New York and Miami drug dealers, many of them Jamaican, have recently moved into Washington, D.C. police sources say, and several rival groups are battling to control the large open-air drug market in the Mayfair Mansions-Paradise Manor area of Northeast.
In what prosecutors and law enforcement officials say is the first major influx of dealers from other states into the Washington area, eight major narcotics distribution cases involving at least 20 New York and Miami residents have been brought to the U.S. District Court here during the past two months.
Many of the New York residents charged here are from the same Brooklyn neighborhood, and authorities think the dealers may be involved in a systematic attempt to capture part of Washington's lucrative drug market, especially the growing demand for "crack," a cocaine derivative.
"Because of the availability of cocaine and crack in New York, a port city, prices are low there," said Assistant U.S. Attorney John F. Finnegan. "In Washington, dealers can get $30 for what sells at $15 in New York."
Court records show that many of the New York and Miami residents are Jamaican nationals, some of whom are in the United States illegally.
The Jamaican drug dealers are heavily armed, often with sophisticated automatic weapons and machine guns, said a police source. There have been at least six drug-related homicides linked to Jamaican drug dealers in the past 10 months, but police say there are many other shooting incidents that aren't reported to authorities.
"People just show up at hospitals and say they were shot accidentally," a police officer said.
Police believe that some of the Jamaicans are linked to a drug distribution network that has ties to other major cities, including Kansas City, Mo.; Cleveland; Baltimore, and several cities in Texas. "Jamaicans are coming here in droves," said a police source. "Washington is the new frontier for them."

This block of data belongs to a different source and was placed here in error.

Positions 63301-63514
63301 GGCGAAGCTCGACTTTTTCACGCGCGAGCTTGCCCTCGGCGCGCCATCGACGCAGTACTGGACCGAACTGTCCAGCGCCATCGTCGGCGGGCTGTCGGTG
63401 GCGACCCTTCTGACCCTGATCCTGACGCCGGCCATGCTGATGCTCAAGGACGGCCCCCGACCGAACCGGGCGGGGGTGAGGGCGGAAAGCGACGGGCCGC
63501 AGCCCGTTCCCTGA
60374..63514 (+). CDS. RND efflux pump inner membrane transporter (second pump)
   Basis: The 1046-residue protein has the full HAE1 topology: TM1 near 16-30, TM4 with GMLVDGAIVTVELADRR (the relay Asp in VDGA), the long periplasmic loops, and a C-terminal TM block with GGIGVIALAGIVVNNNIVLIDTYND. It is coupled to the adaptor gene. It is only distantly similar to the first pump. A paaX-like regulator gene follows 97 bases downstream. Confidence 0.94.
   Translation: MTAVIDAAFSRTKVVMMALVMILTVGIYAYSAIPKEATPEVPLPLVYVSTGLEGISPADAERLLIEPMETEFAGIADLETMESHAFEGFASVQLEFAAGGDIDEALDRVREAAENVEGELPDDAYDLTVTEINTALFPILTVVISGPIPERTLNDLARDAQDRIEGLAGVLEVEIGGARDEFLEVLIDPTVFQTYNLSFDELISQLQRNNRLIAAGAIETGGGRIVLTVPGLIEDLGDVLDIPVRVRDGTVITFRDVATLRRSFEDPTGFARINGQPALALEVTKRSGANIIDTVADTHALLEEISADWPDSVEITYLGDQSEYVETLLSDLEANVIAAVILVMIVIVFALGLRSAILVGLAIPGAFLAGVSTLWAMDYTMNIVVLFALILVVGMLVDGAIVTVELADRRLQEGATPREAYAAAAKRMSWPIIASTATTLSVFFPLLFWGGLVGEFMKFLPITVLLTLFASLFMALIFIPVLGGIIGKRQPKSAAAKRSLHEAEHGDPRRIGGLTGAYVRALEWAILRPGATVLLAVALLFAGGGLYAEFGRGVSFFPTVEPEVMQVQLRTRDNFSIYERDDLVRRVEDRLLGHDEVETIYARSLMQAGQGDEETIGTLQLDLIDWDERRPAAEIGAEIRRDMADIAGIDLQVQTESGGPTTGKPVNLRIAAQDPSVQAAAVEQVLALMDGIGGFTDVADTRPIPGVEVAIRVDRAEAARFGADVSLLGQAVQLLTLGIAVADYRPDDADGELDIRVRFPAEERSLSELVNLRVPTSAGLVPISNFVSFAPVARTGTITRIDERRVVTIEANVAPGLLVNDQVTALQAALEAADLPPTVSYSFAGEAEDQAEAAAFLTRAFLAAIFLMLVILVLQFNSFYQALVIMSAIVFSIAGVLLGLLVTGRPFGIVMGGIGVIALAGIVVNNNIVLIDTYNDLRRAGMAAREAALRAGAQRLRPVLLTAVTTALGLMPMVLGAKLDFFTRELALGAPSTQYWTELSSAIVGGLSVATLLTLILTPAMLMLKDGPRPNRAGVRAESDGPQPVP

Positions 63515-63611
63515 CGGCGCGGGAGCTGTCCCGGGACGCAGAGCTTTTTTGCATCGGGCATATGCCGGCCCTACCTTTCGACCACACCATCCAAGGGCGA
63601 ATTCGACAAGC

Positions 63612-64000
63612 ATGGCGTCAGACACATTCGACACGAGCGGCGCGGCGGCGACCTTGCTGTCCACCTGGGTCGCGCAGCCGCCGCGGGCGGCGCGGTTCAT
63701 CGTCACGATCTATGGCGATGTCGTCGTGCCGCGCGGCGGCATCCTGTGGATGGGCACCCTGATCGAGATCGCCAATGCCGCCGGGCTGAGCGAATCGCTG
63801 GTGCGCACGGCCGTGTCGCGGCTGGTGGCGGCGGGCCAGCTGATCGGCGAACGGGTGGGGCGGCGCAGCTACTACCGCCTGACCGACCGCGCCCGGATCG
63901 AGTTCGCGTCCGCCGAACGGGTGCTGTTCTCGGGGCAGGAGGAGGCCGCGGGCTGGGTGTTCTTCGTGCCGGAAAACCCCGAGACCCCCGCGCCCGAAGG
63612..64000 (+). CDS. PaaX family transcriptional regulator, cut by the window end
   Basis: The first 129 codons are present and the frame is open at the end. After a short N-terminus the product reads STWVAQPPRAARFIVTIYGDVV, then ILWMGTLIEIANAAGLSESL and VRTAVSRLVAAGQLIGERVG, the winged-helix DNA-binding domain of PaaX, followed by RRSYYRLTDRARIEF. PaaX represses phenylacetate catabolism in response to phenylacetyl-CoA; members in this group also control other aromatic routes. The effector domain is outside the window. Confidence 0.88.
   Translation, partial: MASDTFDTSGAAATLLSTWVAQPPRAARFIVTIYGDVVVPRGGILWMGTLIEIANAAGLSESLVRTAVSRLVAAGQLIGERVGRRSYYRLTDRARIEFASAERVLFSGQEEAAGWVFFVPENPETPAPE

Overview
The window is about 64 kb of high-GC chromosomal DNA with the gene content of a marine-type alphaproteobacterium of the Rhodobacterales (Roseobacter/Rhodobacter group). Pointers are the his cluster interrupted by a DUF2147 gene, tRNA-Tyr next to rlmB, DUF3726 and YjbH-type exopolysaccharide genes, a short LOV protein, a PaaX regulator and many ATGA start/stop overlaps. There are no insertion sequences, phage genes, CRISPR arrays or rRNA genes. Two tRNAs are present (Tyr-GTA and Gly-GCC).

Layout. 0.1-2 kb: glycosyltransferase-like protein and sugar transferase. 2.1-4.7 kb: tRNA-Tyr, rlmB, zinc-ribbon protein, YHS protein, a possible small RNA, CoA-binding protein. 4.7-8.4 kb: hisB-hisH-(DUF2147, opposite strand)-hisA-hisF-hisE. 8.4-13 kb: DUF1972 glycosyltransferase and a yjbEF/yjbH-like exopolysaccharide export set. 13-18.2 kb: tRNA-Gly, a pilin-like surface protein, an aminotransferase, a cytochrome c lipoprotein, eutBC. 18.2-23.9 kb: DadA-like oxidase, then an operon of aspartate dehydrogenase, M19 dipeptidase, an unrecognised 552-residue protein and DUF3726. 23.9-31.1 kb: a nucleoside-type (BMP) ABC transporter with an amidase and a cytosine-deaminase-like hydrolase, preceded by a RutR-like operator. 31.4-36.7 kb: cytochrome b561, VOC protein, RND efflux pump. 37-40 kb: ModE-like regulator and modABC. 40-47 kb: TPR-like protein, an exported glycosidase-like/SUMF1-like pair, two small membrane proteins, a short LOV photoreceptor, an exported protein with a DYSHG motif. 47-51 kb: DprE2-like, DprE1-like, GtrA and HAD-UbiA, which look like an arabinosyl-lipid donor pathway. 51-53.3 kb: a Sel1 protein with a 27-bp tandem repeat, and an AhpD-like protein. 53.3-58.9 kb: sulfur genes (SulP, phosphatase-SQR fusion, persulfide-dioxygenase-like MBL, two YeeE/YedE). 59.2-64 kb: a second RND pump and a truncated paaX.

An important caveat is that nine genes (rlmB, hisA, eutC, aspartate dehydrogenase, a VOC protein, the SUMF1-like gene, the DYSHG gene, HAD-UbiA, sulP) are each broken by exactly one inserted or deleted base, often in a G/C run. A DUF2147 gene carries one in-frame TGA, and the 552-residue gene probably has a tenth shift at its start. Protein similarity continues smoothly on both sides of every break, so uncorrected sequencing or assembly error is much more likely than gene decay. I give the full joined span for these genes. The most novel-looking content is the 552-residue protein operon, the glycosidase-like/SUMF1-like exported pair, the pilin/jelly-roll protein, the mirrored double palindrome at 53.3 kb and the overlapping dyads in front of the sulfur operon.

Police sources say that the largest concentration of Jamaican drug dealers operates from the Mayfair Mansions and Paradise Manor apartments in Northeast Washington, off Kenilworth Avenue, in what has developed over the past year into "one of the biggest open-air drug markets on the East Coast."
Police estimate that as many as 100 dealers operate in what they refer to as the "Mayfair market," with about 60 percent of them belonging to two or three loose-knit Jamaican organizations. Police sources say the success of those Jamaicans in the drug market here has attracted other New York and Miami dealers, who control the remainder of the Mayfair market.
Local drug dealers who once controlled the Mayfair market have been transformed into crews of holdup men who rob the out-of-town dealers and terrorize residents, according to D.C. police sources.
A Prince George's police detective, who asked not to be identified, reported a similar pattern, saying outsiders have moved in on outdoor drug markets in Landover and Langley Park since January.
Mayfair Mansions and Paradise Manor are separate large apartment complexes within a long horseshoe-shaped loop that backs up to the Kenilworth Aquatic Gardens. A long open courtyard runs through the center of the loop, and apartment buildings for the two complexes run perpendicular to the street and the courtyard. Parking lots are interspersed between the buildings and abut the courtyard.
Mayfair Mansions, a group of traditional style red-brick buildings, sits closer to Kenilworth Avenue than Paradise Manor, which is adjacent to the park. The buildings in Paradise Manor are more severe looking and have open breezeways that connect adjoining structures.
Drug sellers usually congregate along the center courtyard and inside the breezeways, turning the neighborhood into a giant "drug shopping center," complete with convenient parking, according to a drug enforcement detective, who asked not to be identified by name.
"The layout means that in any attempt to 'sweep' the area, the drug dealers have an upper hand," explained the detective.
Officials said that management of the two complexes have cooperated with police in doing "everything they can to help."
Ten days ago, about 200 persons gathered outside a building while police officers executed a search warrant inside and arrested three persons. Authorities called in several additional police units and a helicopter to disperse the crowd after an anonymous caller warned that dealers planned to attack the officers when they emerged from the building.
Court papers and interviews show that many of the out-of-town drug dealers follow a similar pattern when they come to Washington, first staying at a motel until they find a local resident in whose apartment they can set up their operation.
Usually the dealers locate a drug user, often an unemployed woman receiving welfare whose drug habit exceeds her ability to pay. The dealers supply the resident with drugs in exchange for the use of the apartment.
Each of the dealers, who are generally in their early twenties, employs runners who sell drugs in the open courtyard while the dealers sell from inside the buildings.